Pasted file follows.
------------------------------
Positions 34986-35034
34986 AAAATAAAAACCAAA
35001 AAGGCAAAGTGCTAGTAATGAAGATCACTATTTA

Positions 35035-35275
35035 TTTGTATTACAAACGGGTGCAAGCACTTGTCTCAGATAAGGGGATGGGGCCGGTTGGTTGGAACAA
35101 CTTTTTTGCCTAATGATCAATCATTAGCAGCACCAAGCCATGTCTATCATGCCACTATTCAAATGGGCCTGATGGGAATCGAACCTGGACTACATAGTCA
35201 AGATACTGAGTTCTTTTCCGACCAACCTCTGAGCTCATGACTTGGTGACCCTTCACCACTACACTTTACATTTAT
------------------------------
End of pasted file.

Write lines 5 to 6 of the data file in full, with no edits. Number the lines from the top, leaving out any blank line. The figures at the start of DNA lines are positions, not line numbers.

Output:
35035 TTTGTATTACAAACGGGTGCAAGCACTTGTCTCAGATAAGGGGATGGGGCCGGTTGGTTGGAACAA
35101 CTTTTTTGCCTAATGATCAATCATTAGCAGCACCAAGCCATGTCTATCATGCCACTATTCAAATGGGCCTGATGGGAATCGAACCTGGACTACATAGTCA